Nutanix has unveiled a host of related announcements, including enhancements in its upcoming July 4.7 release that will add support for containerized and physical environments, supporting everything in a single platform.
LAS VEGAS — Today, at its .NEXT event here, Nutanix is making a flurry of announcements which have a common single thread – unifying the siloed data centre around a single Nutanix platform. The announcements also signify what Nutanix considers to be the completion of their evolution from a vendor who makes a hyper-converged product, into a broad platform vendor.
“This is all about eliminating siloes,” said Suda Srinivasan, Director of Product Marketing at Nutanix. “We are the only hyper-converged vendor who does this. Everything is now converged into one platform. You can run baremetal, everything, on one unified platform.”
Today’s announcement reflects a major leap forward along on a vision Nutanix has had from the start, but which they began to publicly articulate in a systematic way only within the last six months. That ambitious goal – befitting for a company whose founders came out of Google – is to fundamentally change the datacentre and provide a platform that will provide an Amazon-like private cloud. Hyperconverged infrastructure is an important part of this story, but it is only one part of it.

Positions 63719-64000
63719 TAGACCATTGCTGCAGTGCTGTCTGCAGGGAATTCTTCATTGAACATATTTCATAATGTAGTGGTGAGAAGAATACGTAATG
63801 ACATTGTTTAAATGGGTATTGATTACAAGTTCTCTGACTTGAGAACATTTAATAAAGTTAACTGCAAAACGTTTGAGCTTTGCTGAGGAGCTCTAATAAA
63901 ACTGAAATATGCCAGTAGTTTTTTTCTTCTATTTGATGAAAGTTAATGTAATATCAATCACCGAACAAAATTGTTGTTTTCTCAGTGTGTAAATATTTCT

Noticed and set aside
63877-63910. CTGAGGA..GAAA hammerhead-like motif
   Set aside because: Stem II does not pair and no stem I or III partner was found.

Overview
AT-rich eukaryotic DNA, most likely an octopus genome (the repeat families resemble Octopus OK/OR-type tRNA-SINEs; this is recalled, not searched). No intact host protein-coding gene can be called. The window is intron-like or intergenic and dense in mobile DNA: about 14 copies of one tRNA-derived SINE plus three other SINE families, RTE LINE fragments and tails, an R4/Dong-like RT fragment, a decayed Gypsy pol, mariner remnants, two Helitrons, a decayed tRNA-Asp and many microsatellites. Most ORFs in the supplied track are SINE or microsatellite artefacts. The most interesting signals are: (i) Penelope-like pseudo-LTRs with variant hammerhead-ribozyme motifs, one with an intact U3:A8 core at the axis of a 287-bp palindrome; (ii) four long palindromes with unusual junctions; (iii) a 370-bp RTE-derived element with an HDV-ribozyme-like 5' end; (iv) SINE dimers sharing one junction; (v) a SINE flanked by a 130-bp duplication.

“There is a unifying thread across all the different announcements,” Srinivasan said. “It’s not a hodgepodge of stuff. “We have been talking about the need to re-platform the enterprise data centre, and these announcements deliver on that.”
Nutanix has always run all virtualized workloads. Its forthcoming 4.7 release in July will now extend this to physical workloads and containerized workloads as well.
“For us truly to become a cloud fabric for the whole enterprise, why stop at virtual,” said Sunil Potti, Nutanix’s Chief Product and Development Officer. “For the first time, we are able to extend beyond virtual. Nutanix now offers a single unified fabric across each and every workload in the enterprise.”
The container support comes from Acropolis Container Services (ACS), which now allows containerized applications to be deployed on the Nutanix platform with persistent storage.
“You can now have containers be a first class citizen, equal to VMs,” Potti said. “At the end of the day, real applications need data. So providing stateful container management is something we are providing in the 4.7 release.”
“Containers are an emerging area, but have been architected in such a way that you didn’t have persistent storage, so you had a problem where the storage went away with the container,” Srinivasan said. “The result was the creation of another silo. ACS brings the goodness of enterprise grade storage to these applications, providing persistent storage for containers supported by Acropolis.”